Wine and Culture: Brunello di Montalcino


Brunello di Montalcino is a gorgeous red wine, the pride of Tuscany. The Brunello is made from 100% Sangiovese grapes that are grown on the slopes around the town of Montalcino, 30 km south of Siena in the Chianti wine region, Tuscany.

The name ‘Brunello’ – which is the diminutive of bruno, or brown in English – was given locally to a grape variety grown in Montalcino. In 1979, following some years of research the Ampelographic Commission of Siena determined that Sangiovese and Brunello were the same grape variety.

The first recorded red wine of Montalcino dates back to the early 14th century, but the all-Sangiovese Brunello di Montalcino style was only created after the Risorgimento, around 1870. Ferruccio Biondi Santi had a huge role in the creation of this great wine.

However, the story begins with Clementine Santi, the grandfather of Ferruccio, who was a pharmaceutical graduated from the University of Pisa. Clemenine Santi’s mother, Petronilla Canali, owned a big estate in Montalcino where Santi developed his winemaking techniques using his knowledge of chemistry. In 1867, his Moscatello (desert wine) received recognition at the Universal Expo in Paris, and it also made a huge improvement in research on red wine.

Later on, Catrina Santi, Clementine’s daughter, married Jacopo Biondi, a Florentine doctor from an aristocratic family. Their son, Ferruccio Biondi Santi, inherited his grandfather’s estate and also his passion for wine.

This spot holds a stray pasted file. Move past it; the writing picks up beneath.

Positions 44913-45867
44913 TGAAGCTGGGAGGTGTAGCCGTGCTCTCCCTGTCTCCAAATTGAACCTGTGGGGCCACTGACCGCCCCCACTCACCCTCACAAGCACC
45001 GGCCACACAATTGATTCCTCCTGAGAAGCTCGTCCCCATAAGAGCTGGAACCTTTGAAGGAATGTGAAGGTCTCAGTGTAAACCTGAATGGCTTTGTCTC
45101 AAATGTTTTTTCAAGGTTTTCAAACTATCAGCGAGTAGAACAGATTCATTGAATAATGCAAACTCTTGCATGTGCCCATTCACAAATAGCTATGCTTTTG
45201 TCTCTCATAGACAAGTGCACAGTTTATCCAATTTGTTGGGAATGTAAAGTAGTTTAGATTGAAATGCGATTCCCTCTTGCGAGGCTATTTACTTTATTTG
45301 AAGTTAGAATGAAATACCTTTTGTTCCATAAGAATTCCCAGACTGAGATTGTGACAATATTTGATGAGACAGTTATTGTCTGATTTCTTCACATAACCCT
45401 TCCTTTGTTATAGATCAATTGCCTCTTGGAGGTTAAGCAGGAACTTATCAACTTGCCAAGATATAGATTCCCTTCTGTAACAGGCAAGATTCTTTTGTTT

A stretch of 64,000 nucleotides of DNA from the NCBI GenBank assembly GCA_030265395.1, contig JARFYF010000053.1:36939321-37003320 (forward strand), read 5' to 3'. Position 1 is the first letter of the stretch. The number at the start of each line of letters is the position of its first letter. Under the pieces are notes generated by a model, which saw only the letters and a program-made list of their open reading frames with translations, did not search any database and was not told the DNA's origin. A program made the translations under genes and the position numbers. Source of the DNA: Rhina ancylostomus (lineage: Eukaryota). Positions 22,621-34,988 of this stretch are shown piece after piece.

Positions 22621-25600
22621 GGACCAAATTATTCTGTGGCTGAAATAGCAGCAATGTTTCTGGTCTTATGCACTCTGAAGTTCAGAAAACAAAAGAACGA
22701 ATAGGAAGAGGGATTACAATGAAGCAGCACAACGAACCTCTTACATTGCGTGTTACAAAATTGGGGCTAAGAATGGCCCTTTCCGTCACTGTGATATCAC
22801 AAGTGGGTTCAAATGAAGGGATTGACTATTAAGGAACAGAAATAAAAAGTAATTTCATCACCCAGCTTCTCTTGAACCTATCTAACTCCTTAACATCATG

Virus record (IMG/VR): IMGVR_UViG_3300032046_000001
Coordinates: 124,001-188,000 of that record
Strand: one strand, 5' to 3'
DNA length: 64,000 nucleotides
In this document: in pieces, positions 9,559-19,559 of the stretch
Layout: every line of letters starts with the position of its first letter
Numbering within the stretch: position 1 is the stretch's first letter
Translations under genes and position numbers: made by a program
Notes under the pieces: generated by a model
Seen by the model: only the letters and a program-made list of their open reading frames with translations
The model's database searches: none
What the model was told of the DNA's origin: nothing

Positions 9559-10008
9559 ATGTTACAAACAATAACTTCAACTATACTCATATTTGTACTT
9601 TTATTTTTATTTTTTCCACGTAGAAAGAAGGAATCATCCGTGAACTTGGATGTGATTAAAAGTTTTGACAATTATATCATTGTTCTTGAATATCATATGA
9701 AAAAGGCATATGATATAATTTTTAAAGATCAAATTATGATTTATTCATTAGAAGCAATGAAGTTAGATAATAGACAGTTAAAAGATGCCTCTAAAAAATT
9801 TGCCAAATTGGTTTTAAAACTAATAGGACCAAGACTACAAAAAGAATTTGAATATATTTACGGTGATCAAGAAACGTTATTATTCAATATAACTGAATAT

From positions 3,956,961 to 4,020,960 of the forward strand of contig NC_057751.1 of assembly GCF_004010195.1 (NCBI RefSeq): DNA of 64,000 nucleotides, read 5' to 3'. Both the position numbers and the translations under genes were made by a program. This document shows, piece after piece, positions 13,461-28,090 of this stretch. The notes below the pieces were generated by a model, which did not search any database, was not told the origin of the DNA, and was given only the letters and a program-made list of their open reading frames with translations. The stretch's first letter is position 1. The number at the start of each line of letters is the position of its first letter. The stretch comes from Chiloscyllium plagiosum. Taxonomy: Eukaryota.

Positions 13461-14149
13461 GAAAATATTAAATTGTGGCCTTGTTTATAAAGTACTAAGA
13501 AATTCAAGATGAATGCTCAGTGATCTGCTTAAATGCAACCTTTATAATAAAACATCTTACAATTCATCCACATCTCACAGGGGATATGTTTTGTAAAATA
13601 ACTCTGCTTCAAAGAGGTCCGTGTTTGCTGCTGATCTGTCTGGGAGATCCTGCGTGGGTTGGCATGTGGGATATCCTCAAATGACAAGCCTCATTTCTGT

Ferruccio was a patriot who fought in Garibaldi’s army during the Risorgimento for the unification of Italy.

He took over the Fattoria del Greppo, the estate of his grandfather, where he developed some revolutionary winemaking techniques using Clementine Santi’s extraordinary skills and experiences.

Ferruccio Biondi Santi used 100% pure, high quality Sangiovese for his Brunello, and he vinified the Sangiovese grapes separately from other grape varieties and aged his wine in wooden barrels, sometime for more than a decade.

By the end of World War II, the Brunello di Montalcino del Biondi Santi firm gained a reputation as one of the best wines of Italy. At that time, the only recorded producer of Brunello was the Biondi Santi firm, which had declared only four vintages by that time: 1888, 1891, 1925 and 1945.

The success of Brunello encouraged other producers to follow the Biondi Santi firm, so by the 1960s there were 11 Brunello producers.

In 1968, the Montalcino region was granted DOC status (Denominazione di Origine Controllata) and in 1980 it was the first region to be awarded DOCG status (Denominazione di Origine Controllata e Garantita) alongside Piedmont’s Barolo.

According to the regulation of production of the Consorzio del Vino Brunello di Montalcino, Brunello must be made from 100% Sangiovese and aged for at least 4 years (5 years for reserva), with 2 of these years being in oak barrels. The wine must be bottled at least for month before commercial release.

Today, there are around 200 producers of Brunello di Montalcino, mostly small farmers and family estates.

The Biondi Santi firm still produces one of the best Brunello in the world.



Montalcino, Italy

5 thoughts on “Wine and Culture: Brunello di Montalcino

  1. Pingback: Montecucco DOC

Leave a Reply

Fill in your details below or click an icon to log in: Logo

You are commenting using your account. Log Out /  Change )

Google photo

You are commenting using your Google account. Log Out /  Change )

Twitter picture

You are commenting using your Twitter account. Log Out /  Change )

Facebook photo

You are commenting using your Facebook account. Log Out /  Change )

Connecting to %s